Tools of the trade
Vol. 17 No 4 | Summer 2015
Journal Club
Journal Club
Dr Brett Daniels

This article is 9 years old and may no longer reflect current clinical practice.

Had time to read the latest journals? Catch up on some recent O and G research by reading these mini-reviews by Dr Brett Daniels.

Route of hysterectomy

Each year 30 000 Australian women have a hysterectomy. The method of hysterectomy may be abdominal, first performed successfully in 1853; vaginal, which as an emergency postpartum procedure dates from at least the writings of Soranus in AD 120, and as a planned procedure from 1801; laparoscopic, first performed in 1988; or robotic, first performed in 2005. While choice of route of surgery for a particular woman may depend on a number of clinical factors and resource availability, there appear to be definite trends in the type of hysterectomy performed in the past ten years. Loring et al1 report their experience of hysterectomy in a 300-bed academic community hospital with 42 general gynaecologists and two full-time minimally invasive gynaecologists. They do not perform robotic gynaecological surgery. In 2004, only 24 (eight per cent) of the 292 hysterectomies performed for benign conditions at the hospital were laparoscopic. The rate increased to more than 50 per cent (189/365) by 2008, and, in 2012, 72 per cent (316/439) of hysterectomies were performed via a traditional laparoscopic approach. Furthermore, in 2012, 85 per cent (293/344) of laparoscopic hysterectomies at the hospital were performed on an outpatient basis, that is with discharge on the day of surgery. The increase in laparoscopic hysterectomies was mirrored by a decrease in abdominal hysterectomies, while the rate of vaginal and laparoscopically assisted vaginal hysterectomy remained relatively stable over the study period. While this is a US study, the large increase in laparoscopic hysterectomy no doubt reflects the experiences of many gynaecologists in Australia and New Zealand.

  1. Loring M, Morris SN, Isaacson KB. 2015. Minimally invasive specialists and rates of laparoscopic hysterectomy. Journal of the Society of Laparoendoscopic Surgeons 19, DOI: 10.4293/JSLS.2014.00221.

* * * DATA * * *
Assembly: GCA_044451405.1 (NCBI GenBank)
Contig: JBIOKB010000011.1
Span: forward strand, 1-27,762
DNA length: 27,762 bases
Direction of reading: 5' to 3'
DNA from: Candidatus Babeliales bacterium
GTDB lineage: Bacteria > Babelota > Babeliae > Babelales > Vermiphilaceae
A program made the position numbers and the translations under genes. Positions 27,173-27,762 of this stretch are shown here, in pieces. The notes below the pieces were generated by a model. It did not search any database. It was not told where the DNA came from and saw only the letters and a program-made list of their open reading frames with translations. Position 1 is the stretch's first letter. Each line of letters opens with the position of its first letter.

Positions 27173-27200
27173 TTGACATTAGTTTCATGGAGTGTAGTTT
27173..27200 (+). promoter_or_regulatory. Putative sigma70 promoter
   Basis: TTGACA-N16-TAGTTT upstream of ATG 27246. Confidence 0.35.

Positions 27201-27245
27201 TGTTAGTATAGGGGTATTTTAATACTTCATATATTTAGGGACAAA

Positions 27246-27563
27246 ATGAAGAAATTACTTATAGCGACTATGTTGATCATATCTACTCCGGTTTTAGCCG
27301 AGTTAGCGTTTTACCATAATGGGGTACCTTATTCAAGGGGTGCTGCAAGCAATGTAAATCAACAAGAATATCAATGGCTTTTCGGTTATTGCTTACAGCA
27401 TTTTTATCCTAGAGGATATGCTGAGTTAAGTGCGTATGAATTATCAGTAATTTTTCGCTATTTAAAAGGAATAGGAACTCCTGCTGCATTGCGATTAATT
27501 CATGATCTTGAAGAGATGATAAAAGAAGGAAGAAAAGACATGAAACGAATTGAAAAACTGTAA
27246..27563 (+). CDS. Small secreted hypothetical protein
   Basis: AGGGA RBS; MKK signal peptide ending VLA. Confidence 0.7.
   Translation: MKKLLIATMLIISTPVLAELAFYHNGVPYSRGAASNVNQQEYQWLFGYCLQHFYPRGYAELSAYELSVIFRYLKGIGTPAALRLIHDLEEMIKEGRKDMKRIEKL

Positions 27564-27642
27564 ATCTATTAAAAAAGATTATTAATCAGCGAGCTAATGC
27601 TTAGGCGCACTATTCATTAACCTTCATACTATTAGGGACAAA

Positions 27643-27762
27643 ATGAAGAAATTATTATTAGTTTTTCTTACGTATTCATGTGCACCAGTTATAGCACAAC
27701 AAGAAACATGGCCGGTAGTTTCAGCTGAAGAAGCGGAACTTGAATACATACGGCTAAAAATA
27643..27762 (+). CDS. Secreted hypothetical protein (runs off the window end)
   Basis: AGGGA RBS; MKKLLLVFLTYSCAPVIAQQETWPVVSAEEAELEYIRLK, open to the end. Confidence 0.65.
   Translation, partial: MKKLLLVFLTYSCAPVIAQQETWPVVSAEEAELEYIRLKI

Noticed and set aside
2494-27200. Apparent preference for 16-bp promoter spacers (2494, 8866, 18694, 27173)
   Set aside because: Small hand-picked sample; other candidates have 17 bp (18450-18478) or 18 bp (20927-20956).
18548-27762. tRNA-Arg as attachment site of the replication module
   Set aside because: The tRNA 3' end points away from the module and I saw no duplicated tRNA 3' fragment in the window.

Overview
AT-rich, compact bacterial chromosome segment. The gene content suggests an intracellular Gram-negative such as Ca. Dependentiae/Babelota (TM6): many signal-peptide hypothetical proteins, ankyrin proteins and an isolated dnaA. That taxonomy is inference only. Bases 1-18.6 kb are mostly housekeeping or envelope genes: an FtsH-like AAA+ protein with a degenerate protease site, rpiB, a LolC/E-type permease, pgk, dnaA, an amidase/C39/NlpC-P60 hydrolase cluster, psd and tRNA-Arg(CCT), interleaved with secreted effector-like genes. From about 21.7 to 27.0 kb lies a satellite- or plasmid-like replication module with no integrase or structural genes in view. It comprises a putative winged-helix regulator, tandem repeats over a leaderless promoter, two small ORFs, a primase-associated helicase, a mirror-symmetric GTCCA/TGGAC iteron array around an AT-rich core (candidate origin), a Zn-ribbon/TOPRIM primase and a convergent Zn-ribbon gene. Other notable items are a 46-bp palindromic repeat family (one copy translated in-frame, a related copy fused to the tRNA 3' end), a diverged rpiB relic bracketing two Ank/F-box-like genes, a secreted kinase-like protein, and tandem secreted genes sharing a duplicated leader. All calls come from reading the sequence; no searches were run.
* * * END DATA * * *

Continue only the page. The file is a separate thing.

Childhood outcomes after caesarean

This study1 uses data from the Longitudinal Study of Australian Children (LSAC) to examine the health and developmental outcomes of more than 5000 children born by caesarean section in Australia in 2003 and 2004. Outcome measures included: global health, asthma, BMI, use of prescribed medication, general development, medical conditions and/or disabilities, special healthcare needs and socio-emotional development including temperament, social development, mental health and quality of life. Outcomes were measured at five assessments across the seven-year study period. Overall, 28.2 per cent of the babies in the study were delivered by cesarean section. Children born by cesarean delivery were more commonly preterm, low birthweight, and were more likely to require intensive care or ventilator support. Despite the large number of outcome measures in this study, there were relatively few significant differences between the children born by caesarean section and those born vaginally. Children born by caesarean delivery were more likely to have a medical condition at two to three years of age, use prescribed medication at six to seven years, and have a higher BMI at eight to nine years, although this last effect was mediated by maternal obesity. Parent-reported quality of life for children born by cesarean delivery was lower at eight to nine years, but not at younger ages. However, caesarean delivery was also associated with better parent-reported global health at two to three years and prosocial skills at age six to seven years. It appears that differences were not consistently maintained across the study period and that this makes interpretation of these data difficult. It does not seem that caesarean section confers a global cost or benefit to health and wellbeing in childhood.

  1. Robson SR, Vally H, Abdel-Latif ME et al. 2015. Childhood Health and Developmental Outcomes After Cesarean Birth in an Australian Cohort. Paediatrics, 136, doi: 10.1542/peds.2015-1400.


Lifestyle intervention in PCOS

Polycystic ovarian syndrome (PCOS) is a common cause of anovulation and female infertility. While weight loss and lifestyle interventions are often recommended to women in an attempt to improve their fertility, there are few randomised trials of the effect of the intervention on fertility. This trial1 randomised 149 women with infertility owing to PCOS into three groups to receive 16 weeks of the oral contraceptive pill (OCP); lifestyle modification consisting of a calorie-restricted diet with meal replacements plus weight loss medication plus increased physical activity; or a combination of the OCP and the lifestyle intervention. Following the 16 week preconception phase, women received four cycles of clomiphene ovulation induction and timed intercourse. The authors report that there was a significantly higher rate of ovulation in the combination compared to the OCP group. Live birth rates during the study were 12 per cent for the OCP group, 26 per cent for the lifestyle group and 24 per cent for the combination group. However, these were not statistically significant differences. The aim of this study to perform a randomised controlled trial of preconception lifestyle modification in PCOS was sound; however, the impression seems to be that the study was underpowered given the hypotheses in question.

  1. Legro RS, Dodson WC, Kris-Etherton PM et al. 2015. Randomized Controlled Trial of Preconception Interventions in Infertile Women With Polycystic Ovary Syndrome. J Clin Endocrinol Metab 100, doi: 10.1210/jc.2015-2778.

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